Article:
Well, it's finally getting warmer out, and the mountains of snow have turned into rivers of sludge. I fought a losing battle yesterday trying to clean out the barns, and decided to wait until more of the snow has melted, or until it gets cold enough for the ground to refreeze so that I am not slip-slidin' away on the slimy mud. Frustrated that I couldn't get things done outside as I had planned, I decided to spend the afternoon doing something completely different. I have seen needle-felted figurines on many of the fibery websites and at crafty shows and often thought that I would like to try making one. I make stuff out of clay all the time, so clay to fiber didn't seem like a huge leap... sculpting is sculpting....sort of.
I should have taken pictures all the way along, but since I kind of threw myself into this project I didn't have that forethought.
If you are not familiar with the process, you basically take a ball of roving or fiber, roll it up tight, stab it, a lot, with incredibly sharp needles, and keep stabbing it until you make it into something. Someone more adept at the process would probably argue that there is much more to it, and I am sure that there is, but I didn't have any patterns or anything so I just kind of winged it. Oh, also, it helps to avoid stabbing yourself with said incredibly sharp needles...it happens...a lot...OK, maybe it just happens to me.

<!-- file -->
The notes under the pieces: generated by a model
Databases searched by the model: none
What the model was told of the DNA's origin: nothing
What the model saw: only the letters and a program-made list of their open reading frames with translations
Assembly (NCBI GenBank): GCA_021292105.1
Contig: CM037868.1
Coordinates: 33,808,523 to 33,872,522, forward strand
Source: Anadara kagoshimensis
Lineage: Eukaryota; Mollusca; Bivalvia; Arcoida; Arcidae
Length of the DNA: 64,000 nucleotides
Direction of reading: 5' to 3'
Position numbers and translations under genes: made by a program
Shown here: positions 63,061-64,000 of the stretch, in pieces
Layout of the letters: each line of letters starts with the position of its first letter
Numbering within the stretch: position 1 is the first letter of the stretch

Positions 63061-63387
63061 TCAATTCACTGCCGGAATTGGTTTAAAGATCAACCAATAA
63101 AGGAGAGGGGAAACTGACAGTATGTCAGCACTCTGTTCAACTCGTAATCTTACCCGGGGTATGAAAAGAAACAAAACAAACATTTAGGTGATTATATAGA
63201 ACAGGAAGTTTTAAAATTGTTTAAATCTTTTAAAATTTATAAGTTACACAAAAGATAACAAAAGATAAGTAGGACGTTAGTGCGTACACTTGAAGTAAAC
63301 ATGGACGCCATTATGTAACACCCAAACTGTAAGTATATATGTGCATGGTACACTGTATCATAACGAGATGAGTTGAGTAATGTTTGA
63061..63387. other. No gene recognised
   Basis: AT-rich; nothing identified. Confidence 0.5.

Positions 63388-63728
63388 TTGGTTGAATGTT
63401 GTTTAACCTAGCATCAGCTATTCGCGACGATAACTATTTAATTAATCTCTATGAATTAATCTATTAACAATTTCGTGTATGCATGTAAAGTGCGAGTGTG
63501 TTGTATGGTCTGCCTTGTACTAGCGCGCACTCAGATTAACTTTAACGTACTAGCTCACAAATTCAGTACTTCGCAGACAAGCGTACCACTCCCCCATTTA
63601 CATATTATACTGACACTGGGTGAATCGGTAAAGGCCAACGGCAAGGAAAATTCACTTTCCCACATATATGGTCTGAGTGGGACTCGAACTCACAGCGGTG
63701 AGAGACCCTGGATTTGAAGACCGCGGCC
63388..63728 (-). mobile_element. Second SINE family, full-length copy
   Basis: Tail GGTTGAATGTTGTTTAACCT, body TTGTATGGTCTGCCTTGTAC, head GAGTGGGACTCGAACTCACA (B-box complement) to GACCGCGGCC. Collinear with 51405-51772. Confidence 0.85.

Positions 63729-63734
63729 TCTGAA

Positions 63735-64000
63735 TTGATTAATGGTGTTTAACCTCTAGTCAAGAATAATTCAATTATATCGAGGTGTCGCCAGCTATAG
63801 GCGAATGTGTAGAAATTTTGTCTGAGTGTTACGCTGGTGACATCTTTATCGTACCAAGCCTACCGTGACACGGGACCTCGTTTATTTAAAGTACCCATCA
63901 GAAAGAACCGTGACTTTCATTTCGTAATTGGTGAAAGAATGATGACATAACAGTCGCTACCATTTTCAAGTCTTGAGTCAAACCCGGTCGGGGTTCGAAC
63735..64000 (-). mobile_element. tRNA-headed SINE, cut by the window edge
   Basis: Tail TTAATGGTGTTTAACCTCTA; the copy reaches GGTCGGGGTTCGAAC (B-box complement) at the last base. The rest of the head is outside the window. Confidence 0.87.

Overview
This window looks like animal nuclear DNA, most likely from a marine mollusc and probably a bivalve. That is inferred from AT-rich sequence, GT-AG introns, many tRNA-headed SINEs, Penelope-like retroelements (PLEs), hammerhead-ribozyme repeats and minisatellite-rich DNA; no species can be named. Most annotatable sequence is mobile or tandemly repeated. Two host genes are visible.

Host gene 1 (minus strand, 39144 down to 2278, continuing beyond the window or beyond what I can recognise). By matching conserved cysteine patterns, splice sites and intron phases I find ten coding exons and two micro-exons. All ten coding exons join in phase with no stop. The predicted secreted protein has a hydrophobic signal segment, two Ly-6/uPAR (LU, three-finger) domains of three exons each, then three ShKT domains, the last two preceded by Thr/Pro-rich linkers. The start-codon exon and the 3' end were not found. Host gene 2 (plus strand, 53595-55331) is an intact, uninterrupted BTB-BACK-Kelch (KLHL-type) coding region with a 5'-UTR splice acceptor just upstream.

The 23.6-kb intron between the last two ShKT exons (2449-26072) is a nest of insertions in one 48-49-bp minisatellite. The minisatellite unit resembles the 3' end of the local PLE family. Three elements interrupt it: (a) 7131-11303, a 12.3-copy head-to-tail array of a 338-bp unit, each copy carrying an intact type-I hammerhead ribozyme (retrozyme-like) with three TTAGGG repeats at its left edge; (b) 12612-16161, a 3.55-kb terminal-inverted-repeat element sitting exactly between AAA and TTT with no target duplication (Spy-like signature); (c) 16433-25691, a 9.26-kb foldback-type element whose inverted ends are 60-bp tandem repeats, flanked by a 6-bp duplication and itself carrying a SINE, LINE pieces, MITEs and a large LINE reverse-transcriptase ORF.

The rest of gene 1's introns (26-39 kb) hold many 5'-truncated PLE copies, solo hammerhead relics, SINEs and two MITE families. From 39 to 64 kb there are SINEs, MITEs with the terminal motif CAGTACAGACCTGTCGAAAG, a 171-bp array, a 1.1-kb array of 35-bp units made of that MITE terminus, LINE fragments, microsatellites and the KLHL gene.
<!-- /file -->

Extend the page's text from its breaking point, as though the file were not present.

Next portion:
So, I decided that I wanted to make a sheep...I KNOW...I am so imaginative! I started with a gob of britch wool from last year's shearing (always wondered what I was going to do with that stuff), made it into a ball, and went to town stabbing the bejeezers out of it; which I found to be an excellent form of stress relief, until I stabbed through the fiber, and into my finger....repeatedly. I would like to note that it really slows down the process when you have to stop every few minutes to wait for your fingers to stop bleeding.
After a few hours, I ended up with this-
As I mentioned, she isn't finished, I know it's kind of wonky at this point, but that's what is nice about needle-felting; you can add more fiber and reshape it as you go. When I brought the little sheepie out to show my husband, I promptly told him that it wasn't finished and I started to go through a laundry list of conformation flaws as if I were looking at a sheep in the show ring: "It's head is too big, the topline isn't level, the back is too short, the tail is too low-set..." When I finally stopped with my dissertation he stared blankly at me for a moment and put it all in perspective, "You do know that this isn't a real sheep....aaaand it's made out of a ball of fiber, right?"
Why does he always have to be so practical?